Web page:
How can we figure out what people think? There are, like, millions of them!

Contra Sam Youngman, going out and talking to Real Americans at random is not an inherently superior method of figuring out what the people want compared to polling. In fact, such aggregation problems are precisely why God made statistical sampling. It is by no means perfect, but it surely has its place in the journalism toolkit.

It’s a bit more rare, though, to pronounce on the popularity of a particular policy without reference anyone’s opinion, but that’s just what Clive Crook does in a column chastising populist Democrats for being too populist:

Nonetheless, Cowan and Kessler are right that going full-populist is a bad idea. In modern politics, populists struggle to win elections. Why? Because they underestimate the people…

You can’t have lively democratic politics without a dash of populism. But crass populism — the kind that blames the 1 percent for poverty or sees the federal government as an enemy – – isn’t what most voters want. They’re smarter than that.

Your typical elite pundit, wanting to baldly equate his own views with those of the people, would usually do the cab-driver move here. That’s when you relate a conversation with a service employee who, in no way angling for a tip, just happened to confirm all the pundit’s prejudices. But nope, Crook just lays forth with the “most voters” this and “most voters” that, with nary so much as a gesture at some sort of evidence as to voters’ actual beliefs.

This might not be a coincidence, because if you look at some polls, the “populist” agenda Crook gives the side-eye is very popular:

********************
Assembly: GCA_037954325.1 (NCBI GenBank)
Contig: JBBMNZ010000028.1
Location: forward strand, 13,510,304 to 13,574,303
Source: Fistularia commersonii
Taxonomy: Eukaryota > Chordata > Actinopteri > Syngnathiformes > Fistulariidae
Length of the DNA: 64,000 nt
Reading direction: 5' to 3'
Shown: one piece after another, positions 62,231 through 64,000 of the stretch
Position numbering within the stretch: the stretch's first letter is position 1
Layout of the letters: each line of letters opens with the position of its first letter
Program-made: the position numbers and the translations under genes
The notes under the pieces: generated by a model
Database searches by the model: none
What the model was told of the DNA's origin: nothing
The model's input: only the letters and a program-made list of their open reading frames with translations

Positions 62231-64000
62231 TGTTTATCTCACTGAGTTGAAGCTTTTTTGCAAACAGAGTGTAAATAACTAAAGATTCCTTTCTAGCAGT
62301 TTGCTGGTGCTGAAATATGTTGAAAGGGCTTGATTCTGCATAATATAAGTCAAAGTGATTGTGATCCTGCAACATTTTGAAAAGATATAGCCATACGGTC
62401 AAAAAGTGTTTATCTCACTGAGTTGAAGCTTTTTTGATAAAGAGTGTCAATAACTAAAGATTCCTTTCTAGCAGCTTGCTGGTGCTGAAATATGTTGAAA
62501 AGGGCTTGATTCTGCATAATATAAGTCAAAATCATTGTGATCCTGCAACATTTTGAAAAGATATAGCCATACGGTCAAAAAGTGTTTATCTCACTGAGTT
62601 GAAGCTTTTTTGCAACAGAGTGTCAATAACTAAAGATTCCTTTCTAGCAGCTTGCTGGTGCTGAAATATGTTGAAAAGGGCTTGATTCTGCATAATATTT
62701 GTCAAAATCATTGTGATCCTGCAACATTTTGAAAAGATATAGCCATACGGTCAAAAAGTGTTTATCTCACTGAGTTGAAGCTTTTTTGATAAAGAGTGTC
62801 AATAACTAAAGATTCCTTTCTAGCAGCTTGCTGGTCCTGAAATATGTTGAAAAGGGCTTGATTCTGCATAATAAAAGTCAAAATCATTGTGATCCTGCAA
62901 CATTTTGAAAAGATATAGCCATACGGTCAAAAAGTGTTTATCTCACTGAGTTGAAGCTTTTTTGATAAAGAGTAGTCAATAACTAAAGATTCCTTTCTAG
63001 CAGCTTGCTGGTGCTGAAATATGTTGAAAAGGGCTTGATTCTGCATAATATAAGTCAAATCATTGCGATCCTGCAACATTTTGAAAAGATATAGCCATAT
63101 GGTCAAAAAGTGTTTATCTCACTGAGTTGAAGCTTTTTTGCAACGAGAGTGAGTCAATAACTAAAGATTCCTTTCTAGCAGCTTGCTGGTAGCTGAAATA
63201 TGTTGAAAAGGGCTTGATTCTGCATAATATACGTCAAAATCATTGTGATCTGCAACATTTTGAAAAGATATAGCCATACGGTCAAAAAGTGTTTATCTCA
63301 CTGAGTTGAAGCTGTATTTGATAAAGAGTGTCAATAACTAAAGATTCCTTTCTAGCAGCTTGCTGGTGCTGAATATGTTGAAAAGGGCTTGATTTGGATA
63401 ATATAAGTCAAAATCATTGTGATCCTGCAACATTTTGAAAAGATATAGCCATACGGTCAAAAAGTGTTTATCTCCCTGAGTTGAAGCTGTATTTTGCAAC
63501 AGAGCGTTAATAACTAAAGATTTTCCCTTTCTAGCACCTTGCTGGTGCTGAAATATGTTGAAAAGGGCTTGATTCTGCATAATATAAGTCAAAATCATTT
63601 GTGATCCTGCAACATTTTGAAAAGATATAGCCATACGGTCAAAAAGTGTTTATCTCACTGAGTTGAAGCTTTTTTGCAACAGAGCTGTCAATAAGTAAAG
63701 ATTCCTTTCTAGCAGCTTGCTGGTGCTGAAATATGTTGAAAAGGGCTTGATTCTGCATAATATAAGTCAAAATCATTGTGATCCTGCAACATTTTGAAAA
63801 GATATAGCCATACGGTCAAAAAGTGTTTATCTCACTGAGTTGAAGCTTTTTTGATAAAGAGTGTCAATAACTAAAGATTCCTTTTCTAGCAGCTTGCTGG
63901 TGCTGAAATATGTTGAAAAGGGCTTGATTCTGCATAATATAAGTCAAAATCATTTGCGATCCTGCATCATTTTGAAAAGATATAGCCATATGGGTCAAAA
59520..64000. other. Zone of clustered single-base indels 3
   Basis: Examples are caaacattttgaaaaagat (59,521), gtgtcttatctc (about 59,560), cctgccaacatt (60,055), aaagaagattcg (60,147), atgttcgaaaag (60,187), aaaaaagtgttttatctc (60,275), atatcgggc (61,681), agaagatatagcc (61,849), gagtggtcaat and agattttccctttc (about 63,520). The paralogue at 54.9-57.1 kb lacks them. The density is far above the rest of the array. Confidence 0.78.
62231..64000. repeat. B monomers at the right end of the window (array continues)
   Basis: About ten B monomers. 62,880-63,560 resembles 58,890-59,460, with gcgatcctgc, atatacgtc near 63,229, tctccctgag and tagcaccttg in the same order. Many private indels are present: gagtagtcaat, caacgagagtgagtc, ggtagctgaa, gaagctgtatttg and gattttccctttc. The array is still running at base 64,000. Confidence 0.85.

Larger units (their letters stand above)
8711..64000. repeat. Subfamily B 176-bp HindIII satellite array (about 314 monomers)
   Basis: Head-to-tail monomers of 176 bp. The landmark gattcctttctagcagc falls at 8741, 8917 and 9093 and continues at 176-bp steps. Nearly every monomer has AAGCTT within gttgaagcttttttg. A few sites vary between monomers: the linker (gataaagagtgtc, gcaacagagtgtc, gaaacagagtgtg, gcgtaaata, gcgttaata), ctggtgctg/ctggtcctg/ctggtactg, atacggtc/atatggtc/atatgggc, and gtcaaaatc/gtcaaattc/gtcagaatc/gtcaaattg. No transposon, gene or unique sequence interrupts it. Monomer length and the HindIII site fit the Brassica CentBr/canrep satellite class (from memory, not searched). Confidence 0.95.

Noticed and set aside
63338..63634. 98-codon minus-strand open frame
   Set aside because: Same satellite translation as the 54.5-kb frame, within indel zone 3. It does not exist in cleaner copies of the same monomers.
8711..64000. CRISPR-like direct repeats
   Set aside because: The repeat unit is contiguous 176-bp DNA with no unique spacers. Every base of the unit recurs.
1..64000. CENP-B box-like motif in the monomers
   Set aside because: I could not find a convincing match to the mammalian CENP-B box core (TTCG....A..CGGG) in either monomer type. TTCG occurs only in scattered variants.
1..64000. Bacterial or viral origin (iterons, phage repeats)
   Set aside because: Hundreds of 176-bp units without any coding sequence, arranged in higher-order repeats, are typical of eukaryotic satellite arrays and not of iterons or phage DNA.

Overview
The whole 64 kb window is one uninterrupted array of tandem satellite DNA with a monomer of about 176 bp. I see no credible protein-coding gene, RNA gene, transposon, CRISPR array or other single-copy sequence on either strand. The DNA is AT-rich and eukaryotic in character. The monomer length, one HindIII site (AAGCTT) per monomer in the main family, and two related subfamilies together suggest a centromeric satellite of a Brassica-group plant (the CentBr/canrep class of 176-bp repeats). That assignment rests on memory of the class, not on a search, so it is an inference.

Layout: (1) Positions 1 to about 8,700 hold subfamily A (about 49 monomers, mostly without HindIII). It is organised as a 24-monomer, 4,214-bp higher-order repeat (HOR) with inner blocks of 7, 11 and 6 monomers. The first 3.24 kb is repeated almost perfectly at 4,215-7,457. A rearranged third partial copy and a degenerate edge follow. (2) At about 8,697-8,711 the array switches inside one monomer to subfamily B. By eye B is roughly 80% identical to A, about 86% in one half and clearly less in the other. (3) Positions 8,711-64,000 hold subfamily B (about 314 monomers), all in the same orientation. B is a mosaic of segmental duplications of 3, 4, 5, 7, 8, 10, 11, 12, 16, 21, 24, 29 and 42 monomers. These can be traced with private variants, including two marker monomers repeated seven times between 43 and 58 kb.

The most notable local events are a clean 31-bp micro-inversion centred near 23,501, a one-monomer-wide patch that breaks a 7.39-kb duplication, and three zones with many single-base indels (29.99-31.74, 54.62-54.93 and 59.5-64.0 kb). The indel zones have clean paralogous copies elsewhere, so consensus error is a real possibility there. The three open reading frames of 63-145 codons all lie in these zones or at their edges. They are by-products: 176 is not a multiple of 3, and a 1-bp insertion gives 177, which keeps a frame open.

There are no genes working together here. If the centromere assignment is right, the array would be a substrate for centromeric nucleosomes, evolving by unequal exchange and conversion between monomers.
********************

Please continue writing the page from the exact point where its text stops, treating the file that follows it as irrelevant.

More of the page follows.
The new Washington Post/ABC News poll finds that a sizable majority of Americans, 57 percent, believes that “the federal government should pursue policies that try to reduce the gap between wealthy and less well-off Americans.” Only 37 percent oppose.

American support raising the minimum wage 76-22. They support increasing taxes on the rich 60-37. The banking industry’s favorability ratings sit at -28. Cutting Social Security is tremendously unpopular. Does that look like “most voters” to you?

Crook is right, however, to say that populists have trouble winning elections. If I had to guess, I’d chalk that up to collective action problems and pervasive voter alienation, coupled to a quiet conspiracy among the elite to brand popular liberal ideas as unrealistic to prevent them from being seriously considered. But that’s just me.

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Follow Ryan on Twitter @ryanlcooper. Ryan Cooper is a national correspondent at The Week. His work has appeared in The Washington Post, The New Republic, and The Nation.